LiAngelo Ball is done at UCLA without playing a single game. The 19-year-old shooter had been suspended indefinitely after being accused of shoplifting on a team trip to China, but LaVar Ball confirmed Monday that LiAngelo would not return to UCLA as a player or a student.
It appears that LiAngelo Ball will not rejoin organized basketball and begin training for the NBA Draft, according to ESPN’s Jeff Goodman. It’s questionable whether he would get any interest as a prospect at the next level, and he’s almost guaranteed not to be drafted. After all, Ball was projected to come off the bench for the Bruins and was only the 226th ranked recruit in his high school class.
However, Ball has other options. This is a big story because of the Ball factor, but it’s an interesting one for other reasons. Top basketball prospects still overwhelmingly take the college path on their way to the NBA, but there are more cases in recent years of players using other methods. LiAngelo Ball should use those.
I’ll say it right now: LiAngelo Ball should head to the G-League.
Ball doesn’t seem likely to use another option
Ball could transfer to a Division-I school, but he would have to sit out a year. He could also transfer to a junior college, but that’s a clear step down and puts him in a worse situation than UCLA.
There’s also overseas, but Ball probably isn’t leaving the country so soon after the international debacle that put him in this situation in the first place. European seasons are already starting, and Ball would have to scramble to find a new situation. It would be a massive learning curve for a 19-year-old with too much media scrutiny trained on him.
It appears that Ball will stay home, train with his dad and younger brother, and prepare for the NBA Draft. But Ball currently isn’t an NBA prospect, and it’s virtually impossible to change that sentiment without proving himself in organized basketball. In August, Ball and his UCLA teammates were playing against LeBron James in a pickup game. Ball needs to be going against high level competition to improve.
That’s why the G-League is the best option
NBA Draft eligible basketball prospects can join the G-League by signing with the league itself. All teams have 48 hours to claim him. If the prospect goes unclaimed, he would be eligible to sign with any team after that. Likewise, his draft eligibility would remain unchanged — any prospect would still be eligible the next time they are 19 or a year removed from high school.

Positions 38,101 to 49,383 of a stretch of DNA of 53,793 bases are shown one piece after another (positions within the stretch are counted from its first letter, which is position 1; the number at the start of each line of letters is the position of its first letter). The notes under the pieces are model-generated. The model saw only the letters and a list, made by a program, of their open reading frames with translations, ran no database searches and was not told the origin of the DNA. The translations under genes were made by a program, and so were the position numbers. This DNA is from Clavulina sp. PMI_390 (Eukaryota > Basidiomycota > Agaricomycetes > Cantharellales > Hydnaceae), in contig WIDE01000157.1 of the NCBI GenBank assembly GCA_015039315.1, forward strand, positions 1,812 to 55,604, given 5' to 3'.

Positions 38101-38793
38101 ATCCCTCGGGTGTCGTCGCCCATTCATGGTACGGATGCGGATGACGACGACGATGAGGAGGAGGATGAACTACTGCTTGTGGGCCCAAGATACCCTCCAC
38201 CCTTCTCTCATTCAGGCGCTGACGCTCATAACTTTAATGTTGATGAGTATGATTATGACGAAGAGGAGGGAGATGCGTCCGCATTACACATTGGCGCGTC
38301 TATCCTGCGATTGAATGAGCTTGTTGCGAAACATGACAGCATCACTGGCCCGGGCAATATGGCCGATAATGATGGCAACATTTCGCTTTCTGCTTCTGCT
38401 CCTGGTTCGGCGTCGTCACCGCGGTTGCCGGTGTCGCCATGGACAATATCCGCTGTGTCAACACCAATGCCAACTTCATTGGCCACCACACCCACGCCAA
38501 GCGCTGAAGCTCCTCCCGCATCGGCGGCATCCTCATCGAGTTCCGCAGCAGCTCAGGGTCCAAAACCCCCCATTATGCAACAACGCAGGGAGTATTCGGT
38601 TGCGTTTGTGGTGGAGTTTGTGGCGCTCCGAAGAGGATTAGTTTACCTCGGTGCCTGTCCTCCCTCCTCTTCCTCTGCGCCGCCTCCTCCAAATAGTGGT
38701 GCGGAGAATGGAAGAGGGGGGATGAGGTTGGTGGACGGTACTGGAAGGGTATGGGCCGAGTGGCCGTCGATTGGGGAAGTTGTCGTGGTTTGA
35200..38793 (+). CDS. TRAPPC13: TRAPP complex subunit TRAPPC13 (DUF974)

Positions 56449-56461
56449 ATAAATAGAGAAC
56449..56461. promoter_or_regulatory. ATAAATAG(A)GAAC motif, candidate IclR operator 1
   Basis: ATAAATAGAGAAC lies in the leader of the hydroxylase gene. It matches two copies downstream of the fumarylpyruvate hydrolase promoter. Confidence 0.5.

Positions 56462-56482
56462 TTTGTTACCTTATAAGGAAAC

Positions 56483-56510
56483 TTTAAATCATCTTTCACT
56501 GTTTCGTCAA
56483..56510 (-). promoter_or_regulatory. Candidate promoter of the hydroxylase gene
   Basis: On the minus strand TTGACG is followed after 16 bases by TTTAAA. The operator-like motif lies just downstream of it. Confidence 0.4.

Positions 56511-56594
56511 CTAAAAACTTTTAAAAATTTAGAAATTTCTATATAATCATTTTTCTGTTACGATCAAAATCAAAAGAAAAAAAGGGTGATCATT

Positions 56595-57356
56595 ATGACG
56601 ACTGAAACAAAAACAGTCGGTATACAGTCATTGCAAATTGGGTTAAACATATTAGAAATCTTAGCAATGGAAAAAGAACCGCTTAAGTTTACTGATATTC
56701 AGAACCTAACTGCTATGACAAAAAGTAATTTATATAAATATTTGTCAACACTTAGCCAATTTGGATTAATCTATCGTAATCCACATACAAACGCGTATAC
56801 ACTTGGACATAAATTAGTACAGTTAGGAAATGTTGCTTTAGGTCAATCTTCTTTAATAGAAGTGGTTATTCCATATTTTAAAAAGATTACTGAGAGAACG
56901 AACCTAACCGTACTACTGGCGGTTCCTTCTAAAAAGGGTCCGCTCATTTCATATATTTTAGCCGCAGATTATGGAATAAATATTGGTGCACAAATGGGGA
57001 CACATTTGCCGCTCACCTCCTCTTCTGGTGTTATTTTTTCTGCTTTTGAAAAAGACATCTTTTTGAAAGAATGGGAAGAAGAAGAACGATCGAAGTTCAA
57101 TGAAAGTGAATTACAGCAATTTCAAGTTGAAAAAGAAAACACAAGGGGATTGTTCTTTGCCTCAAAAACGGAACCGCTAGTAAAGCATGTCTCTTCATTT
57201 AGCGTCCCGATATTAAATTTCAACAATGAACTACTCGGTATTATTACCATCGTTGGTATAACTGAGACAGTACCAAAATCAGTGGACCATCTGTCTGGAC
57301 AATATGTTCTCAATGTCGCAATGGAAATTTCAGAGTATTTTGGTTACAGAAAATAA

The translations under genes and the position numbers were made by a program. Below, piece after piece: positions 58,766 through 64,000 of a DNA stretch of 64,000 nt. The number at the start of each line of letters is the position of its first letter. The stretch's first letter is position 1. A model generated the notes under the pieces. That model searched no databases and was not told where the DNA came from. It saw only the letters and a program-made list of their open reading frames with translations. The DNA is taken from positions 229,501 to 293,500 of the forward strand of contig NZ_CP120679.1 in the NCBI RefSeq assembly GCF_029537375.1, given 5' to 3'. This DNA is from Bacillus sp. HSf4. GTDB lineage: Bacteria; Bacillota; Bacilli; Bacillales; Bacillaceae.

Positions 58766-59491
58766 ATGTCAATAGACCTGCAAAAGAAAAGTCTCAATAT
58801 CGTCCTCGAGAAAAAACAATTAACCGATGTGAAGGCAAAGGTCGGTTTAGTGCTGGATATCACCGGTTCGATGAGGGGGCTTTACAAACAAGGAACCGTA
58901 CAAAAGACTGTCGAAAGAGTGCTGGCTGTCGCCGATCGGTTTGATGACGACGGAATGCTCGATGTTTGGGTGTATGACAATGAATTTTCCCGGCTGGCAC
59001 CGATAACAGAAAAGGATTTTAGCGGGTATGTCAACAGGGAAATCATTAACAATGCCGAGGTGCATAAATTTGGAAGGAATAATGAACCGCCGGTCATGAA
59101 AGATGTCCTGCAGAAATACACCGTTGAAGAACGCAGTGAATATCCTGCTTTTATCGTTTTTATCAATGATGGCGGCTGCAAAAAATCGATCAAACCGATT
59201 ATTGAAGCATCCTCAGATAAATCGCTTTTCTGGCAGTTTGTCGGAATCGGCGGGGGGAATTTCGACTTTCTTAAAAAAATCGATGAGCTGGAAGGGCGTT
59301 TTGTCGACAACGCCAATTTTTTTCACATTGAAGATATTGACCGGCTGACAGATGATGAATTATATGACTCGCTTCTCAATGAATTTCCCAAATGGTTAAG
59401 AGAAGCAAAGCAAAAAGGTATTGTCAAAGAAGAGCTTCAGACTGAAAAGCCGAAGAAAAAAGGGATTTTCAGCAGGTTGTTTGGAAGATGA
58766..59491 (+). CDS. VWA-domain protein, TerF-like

We saw P.J. Hairston do this a few seasons ago after being suspended by North Carolina. In January 2014, he left school, signed with the Texas Legends, and was drafted in the second round of the 2014 NBA Draft. Hairston was older than Ball, but the situation is similar.
Ball could play against second-tier basketball talent, even players who are currently signed to NBA teams. He wouldn’t have to leave the country and could maybe even stay close to home.
Is Ball good enough for a G-League team to sign him?
Maybe not. Ball’s best chance at making it to the league is as a shooter, and at 6’5, he has the size to do that. His athleticism and lateral mobility are question marks, but at least Ball’s shooting mechanics are the most normal of the three Ball brothers.
But surely one G-League team would take a flyer on him. Like minor league baseball, G-League teams have proven that they aren’t above publicity stunts. The Texas Legends employed Paul Sturgess in 2014, a 7’8 former Harlem Globetrotter who played just 40 minutes for the team.
Ball might not actually play, but being on a team and practicing against near-NBA-level talent would be good for him. A G-League team would bring him in to help sell tickets. It’s a win-win scenario.
How likely is this?
The Balls seem committed on the stay-at-home-and-train option. It’s one that has also been considered for LaMelo Ball, who may not be eligible to play at UCLA after Big Baller Brand has begun selling his signature sneaker. So it doesn’t seem likely.
It would be great for the G-League if he did, though, especially as the league becomes an increasingly legitimate option for basketball prospects who want to get paid right away and choose to skip college basketball entirely.